The oligarch, who provides frequent political and economic services to the Kremlin, is not the only one taking part in the realization of Medvedev’s dream of a Russian Silicon Valley. The person known for his similarly controversial political-economic activities, not to mention the purchase of Chelsea Football Club and the building of the world’s largest private yacht, Roman Abramovich is also on board. Then there is Anatoly Chubais who is loathed by many Russians to this day as the father of a voucher privatization scheme which failed ignominiously in the early 1990s. For Putin and Medvedev however, he was also the mentor, the father figure of the Petersburg group from the mid-1980s. He has every right to be concerned with the Russian Silicon Valley dream, since he stands – and has done for some time – at the head of the well-financed, state-owned mammoth holding which manages the country’s nanotechnology research.
Another important person responsible for the project, also present at the March 2010 meeting, is Boris Gromov, governor of the region selected for the location of the innovation city. There are no business successes, no huge enterprises to recite in his case. But General Gromov was the Commander of the 40th Army, the last soldier to leave Afghanistan at the end of the Soviet occupation, on foot, just like General Viktor Shilov left Hungary on 19 June 1991. It is hard to imagine how a person who received the gold star of “the Hero of the Soviet Union” for leading a bloody military intervention, a soldier turned politician, will represent the spirit of innovation.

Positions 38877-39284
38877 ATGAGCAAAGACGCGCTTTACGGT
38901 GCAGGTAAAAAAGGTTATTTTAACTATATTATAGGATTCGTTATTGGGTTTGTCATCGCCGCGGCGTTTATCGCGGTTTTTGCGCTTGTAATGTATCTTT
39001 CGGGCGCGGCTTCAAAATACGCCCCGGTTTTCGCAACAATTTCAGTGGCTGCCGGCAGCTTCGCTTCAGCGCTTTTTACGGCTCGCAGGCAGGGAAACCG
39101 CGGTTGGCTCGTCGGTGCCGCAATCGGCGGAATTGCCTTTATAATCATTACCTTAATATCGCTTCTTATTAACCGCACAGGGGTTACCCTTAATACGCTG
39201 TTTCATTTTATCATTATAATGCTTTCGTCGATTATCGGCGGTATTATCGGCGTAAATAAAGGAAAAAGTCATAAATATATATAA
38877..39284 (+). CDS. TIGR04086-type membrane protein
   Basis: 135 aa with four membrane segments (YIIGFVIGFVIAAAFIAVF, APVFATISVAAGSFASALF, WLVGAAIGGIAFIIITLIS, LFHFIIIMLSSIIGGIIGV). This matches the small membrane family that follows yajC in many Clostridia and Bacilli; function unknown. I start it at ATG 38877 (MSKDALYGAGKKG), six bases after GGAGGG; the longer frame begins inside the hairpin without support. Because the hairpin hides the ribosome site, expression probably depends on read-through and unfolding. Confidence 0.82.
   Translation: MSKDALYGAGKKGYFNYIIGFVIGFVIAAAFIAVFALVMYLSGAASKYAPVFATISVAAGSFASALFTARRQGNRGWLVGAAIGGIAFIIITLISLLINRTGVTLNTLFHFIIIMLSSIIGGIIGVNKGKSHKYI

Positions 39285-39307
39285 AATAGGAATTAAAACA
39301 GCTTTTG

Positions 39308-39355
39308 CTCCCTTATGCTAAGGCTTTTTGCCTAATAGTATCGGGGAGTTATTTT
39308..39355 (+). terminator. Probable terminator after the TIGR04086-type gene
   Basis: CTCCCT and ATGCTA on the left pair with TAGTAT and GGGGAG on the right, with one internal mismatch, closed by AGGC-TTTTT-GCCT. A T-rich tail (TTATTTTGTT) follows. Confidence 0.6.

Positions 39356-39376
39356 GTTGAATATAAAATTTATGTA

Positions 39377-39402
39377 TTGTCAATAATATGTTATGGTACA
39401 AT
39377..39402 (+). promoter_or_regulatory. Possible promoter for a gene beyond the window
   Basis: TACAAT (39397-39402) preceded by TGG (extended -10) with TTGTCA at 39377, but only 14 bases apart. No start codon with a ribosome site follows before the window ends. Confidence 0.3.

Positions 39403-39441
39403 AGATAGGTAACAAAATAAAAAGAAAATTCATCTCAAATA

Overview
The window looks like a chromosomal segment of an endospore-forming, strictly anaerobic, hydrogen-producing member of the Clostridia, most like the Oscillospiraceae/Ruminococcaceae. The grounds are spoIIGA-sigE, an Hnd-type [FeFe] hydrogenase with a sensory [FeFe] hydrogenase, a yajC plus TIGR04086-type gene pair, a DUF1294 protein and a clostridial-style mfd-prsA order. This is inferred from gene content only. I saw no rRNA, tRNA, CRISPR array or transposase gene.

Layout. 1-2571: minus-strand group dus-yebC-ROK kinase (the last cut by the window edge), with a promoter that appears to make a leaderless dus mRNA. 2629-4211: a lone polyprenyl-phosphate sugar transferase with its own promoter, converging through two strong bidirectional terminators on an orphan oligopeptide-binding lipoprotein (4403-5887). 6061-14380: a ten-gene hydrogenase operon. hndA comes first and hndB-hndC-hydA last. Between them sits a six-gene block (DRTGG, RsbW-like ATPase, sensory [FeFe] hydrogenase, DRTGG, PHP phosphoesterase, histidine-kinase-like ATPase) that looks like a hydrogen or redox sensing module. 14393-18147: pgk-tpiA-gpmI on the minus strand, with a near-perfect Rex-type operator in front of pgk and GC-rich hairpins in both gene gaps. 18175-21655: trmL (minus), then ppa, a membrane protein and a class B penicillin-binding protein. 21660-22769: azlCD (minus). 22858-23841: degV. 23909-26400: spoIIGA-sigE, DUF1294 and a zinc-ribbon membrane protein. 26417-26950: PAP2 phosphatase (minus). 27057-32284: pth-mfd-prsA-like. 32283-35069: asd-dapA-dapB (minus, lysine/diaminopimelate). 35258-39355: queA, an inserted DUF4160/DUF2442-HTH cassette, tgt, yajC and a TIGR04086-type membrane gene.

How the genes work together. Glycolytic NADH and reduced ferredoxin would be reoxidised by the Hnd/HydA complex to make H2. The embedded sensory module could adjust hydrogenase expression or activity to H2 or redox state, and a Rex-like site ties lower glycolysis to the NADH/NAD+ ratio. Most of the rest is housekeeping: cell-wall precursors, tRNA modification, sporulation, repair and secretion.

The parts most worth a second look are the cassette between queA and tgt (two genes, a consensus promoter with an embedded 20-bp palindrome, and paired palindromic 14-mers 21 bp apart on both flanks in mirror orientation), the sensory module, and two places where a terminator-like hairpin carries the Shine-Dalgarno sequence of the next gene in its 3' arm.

In Stanford, they tried to explain to Medvedev that Silicon Valley is not a territory, but a “state of mind”. And that is where we arrive at the doubts the Russian press formulates more and more often. The American Silicon Valley did not come into being by the will of the State, not even with its participation; it was born as an organic, inherent development, following its own principles and purposes. Its activities did not have to be subordinate to a bureaucracy with a completely different agenda than that of science. Yet Vladislav Surkov has already laid hands on an idea destined to be the symbol of Medvedev’s reign. The same Surkov who, as the main ideologist of the Kremlin, or of Vladimir Putin, organized the movements to crush the “orange revolutions” at birth, is the relentless father of the “sovereign democracy” theory whose purpose is to whitewash autocracy. The reason is easy to guess: this attractive, useful idea has thus become the maidservant of Russia’s new nationalism. But the largest successor state of the Soviet Union still has a great dormant intellectual power. It is a cause for concern that two Nobel prize laureate scientists – the still faithfully communist Russian Zhores Alferov and the American (moreover, Stanfordian) Roger David Kornberg – declined the offer of posts as scientific leaders of Skolkovo. It is another cause for concern that the interest of Nokia, Philips and Boeing in the plan, is in vain. The unknown Russian blogger will probably be proven right: he expressed his sadness that chinovniks will snatch half the money allocated to the project, and if after all some young scientist does achieve serious results, he or she will be brain-drained from Skolkovo by helpful transnational enterprises; in Skolkovo for the time being, malicious gossips suggest, only the prostitutes are established, in the hope of future customers.